§ 51. Mr. A. J. Irvine
asked the Prime Minister why, in view of Mr. Rhee's defiance of the authority of the United Nations, Her Majesty's Government will not consider, in consultation with other member States of the United Nations, withdrawing recognition of the South Korean Government.
§ Mr. Selwyn Lloyd
I have been asked to reply. Her Majesty's Government do not consider that the course suggested by the hon. Member is the way to handle the present situation in South Korea.
§ Mr. Irvine
As the main objective is to ensure that the authority of the United Nations survives as an organisation which has successfully resisted and punished aggression, is it not extremely desirable that any State which flouts the authority of the United Nations should have action taken against it? As the South Korean Government have clearly done that, should not that action be taken in this instance, and is not the withdrawal of recognition the first step to be taken?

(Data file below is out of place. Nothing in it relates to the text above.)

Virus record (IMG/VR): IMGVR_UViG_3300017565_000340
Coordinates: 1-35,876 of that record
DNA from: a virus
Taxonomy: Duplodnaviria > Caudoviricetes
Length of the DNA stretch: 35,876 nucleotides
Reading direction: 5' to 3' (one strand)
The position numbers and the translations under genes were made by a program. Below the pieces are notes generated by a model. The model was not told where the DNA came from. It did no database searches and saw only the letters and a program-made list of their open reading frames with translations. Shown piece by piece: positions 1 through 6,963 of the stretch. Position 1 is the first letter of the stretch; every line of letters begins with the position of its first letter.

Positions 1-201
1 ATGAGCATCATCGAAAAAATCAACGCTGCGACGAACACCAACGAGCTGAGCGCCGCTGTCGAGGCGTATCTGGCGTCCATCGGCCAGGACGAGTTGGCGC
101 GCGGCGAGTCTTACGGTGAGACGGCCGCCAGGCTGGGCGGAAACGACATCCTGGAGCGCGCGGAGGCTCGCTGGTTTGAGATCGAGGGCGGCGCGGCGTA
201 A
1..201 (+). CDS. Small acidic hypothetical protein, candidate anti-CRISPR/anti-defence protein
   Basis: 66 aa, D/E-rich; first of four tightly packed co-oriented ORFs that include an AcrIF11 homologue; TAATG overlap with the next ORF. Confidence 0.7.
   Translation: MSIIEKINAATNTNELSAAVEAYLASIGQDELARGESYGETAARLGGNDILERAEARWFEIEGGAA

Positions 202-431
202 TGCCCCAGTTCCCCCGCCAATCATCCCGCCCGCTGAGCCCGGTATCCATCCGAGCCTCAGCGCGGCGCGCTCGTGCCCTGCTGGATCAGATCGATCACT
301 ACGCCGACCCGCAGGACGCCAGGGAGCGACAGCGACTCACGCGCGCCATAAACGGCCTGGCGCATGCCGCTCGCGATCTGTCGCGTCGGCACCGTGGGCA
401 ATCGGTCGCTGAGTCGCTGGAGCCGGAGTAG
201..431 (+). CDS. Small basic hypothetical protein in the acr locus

§ Mr. Lloyd
That is an argument which might very well have been used against the Chinese People's Government when 26 their aggression took place in Korea. We did not take that step because we regard recognition as being a matter of fact when a particular Government is in control of a country. It has nothing to do with whether we like it or not.
§ Mr. Noel-Baker
Would not the most effective measure now be to summon the Assembly of the United Nations to debate the situation? Will the Government consider that unless a truce is agreed on very soon?
§ Sir H. Williams
Must we not be careful to remember that the President of a friendly State still has some rights in his own country?